Facebook and Privacy

There has been quite an uproar over the new Facebook privacy settings, but also a lot of confusion over what is being roared about.  I thought it might be helpful to fill you in without any technical overload.  As in all social networks, you have or don’t have control over what is seen publicly.  Social networks WANT you to be visible because it increases their perceived membership and everytime someone clicks on a link you send them from another part of that social network, it also increases page views (the quantifier for how advertisers decide to spend their marketing dollars.)

It is in the best interest of a social network to have everyone visible to the world all the time.  So usually there are default privacy settings, which usually increase who can see you, rather than limit who sees you.  Facebook has always had privacy default settings to a broader default (usually Friends or Friends of Friends) including your identifiers (name, city) that are part of common search to anyone.  All other settings can be managed by the user, however, many users do not double-check their privacy settings.

With the latest change, Facebook info is now being communicated to the larger web, based on what pages and sites you visit and this info gets shared with your friends (like the games you play).  By default, it is set to allow.  In order to disallow, you need to go into your privacy settings and untick the “allow” box.  A lot of work and digging for the casual user.   There are glitches in the disallow, and because some people have still found their comments or choices showing up on the web, they have cancelled their accounts.  (Some private chats apparently also became public through a glitch, but has since been repaired.)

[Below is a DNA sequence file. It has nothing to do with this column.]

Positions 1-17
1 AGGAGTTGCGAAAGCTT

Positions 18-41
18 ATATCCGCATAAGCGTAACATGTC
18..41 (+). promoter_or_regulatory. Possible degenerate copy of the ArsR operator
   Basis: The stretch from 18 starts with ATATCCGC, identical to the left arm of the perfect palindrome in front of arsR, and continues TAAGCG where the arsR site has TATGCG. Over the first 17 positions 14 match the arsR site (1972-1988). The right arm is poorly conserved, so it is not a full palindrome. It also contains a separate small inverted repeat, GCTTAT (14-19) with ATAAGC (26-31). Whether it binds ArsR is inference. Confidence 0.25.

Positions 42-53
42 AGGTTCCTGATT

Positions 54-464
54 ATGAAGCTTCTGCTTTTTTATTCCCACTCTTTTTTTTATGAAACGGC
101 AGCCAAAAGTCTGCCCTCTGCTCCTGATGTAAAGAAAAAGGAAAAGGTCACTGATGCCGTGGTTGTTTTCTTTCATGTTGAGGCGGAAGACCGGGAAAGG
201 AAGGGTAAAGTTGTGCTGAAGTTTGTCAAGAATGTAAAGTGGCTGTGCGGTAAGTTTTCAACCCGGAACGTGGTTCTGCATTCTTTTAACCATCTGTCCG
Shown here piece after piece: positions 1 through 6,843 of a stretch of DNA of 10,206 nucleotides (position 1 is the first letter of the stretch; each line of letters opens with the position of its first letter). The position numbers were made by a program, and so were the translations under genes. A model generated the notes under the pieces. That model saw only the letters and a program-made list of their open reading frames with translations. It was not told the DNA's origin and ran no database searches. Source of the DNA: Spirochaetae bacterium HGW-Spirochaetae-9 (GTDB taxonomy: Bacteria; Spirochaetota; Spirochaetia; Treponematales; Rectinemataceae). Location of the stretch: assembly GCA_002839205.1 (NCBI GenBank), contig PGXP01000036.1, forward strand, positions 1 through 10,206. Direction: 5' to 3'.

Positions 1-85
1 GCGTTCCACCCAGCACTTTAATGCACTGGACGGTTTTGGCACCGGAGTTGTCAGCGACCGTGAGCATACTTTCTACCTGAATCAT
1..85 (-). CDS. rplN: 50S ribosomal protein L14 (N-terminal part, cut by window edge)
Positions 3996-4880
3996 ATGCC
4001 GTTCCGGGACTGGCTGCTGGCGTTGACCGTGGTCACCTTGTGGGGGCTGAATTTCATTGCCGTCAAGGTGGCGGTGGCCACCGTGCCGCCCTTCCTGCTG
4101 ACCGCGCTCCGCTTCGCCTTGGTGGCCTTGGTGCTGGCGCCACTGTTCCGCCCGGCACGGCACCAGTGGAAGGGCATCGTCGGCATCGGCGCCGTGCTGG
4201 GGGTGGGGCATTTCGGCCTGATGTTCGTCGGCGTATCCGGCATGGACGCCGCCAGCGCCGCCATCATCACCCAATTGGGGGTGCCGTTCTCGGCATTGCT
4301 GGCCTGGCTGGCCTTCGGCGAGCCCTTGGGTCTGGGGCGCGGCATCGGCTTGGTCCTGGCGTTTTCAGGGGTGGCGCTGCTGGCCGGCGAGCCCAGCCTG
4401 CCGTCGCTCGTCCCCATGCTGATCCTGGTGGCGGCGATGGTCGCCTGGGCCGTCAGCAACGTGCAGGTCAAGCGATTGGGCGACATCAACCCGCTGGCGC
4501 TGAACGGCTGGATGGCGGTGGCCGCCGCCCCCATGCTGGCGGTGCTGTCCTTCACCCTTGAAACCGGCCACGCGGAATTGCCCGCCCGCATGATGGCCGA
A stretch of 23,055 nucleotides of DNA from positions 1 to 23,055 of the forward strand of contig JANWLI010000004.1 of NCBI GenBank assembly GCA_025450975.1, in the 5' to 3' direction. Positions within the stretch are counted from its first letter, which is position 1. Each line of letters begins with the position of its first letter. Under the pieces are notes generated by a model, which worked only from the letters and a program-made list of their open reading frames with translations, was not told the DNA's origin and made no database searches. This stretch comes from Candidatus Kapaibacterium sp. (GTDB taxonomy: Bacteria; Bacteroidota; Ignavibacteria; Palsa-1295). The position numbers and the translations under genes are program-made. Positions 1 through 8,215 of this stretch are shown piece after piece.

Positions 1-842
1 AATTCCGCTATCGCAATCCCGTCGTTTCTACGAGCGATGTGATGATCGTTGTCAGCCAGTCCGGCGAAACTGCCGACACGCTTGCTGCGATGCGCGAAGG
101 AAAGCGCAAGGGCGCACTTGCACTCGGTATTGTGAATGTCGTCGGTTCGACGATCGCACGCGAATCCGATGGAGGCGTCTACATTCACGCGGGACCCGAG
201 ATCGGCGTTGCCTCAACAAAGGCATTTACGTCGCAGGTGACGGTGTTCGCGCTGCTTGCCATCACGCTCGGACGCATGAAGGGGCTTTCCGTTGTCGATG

Here’s my feeling — when you are writing something online, there is ALWAYS the risk that your word will show up somewhere you don’t want them to.  Or that by googling your name, something about you will come up on someone else’s site, or in a picture, randomly (or intentionally) posted.  That means that you MUST pay attention to what you say.  Assume your private messages, could, by a software error, become public.  Or that your scathing email may not be as confidential as you think.  Or that your post might get hijacked and published by someone else under their name without giving you credit or asking for permission. 

All this info is “cloud” info — it isn’t ours.  What you write on Facebook, sits on Facebook servers.  Not yours.  Your Gmail sits on Google servers, not yours.  Ditto for Twitter, your blog, Google buzz, classmates…and on and on and on.  Just because we are used to it and use it, still doesn’t mean it is as private as you think. 

If you enjoy Facebook, or use it for marketing your business, keep using it.  Why not?  Just always remember not to get lulled into a false sense of online security.

2 thoughts on “Facebook and Privacy

  1. If you’re not a teen girl, why participate? I’ve recorded too many court TV cases about ruined lives, without recourse or consequence.

    1. The jury is a bit out on how social media will morph. There are definitely privacy issues — I’d actually say that until you are an adult, better to completely limit your social media visibility.

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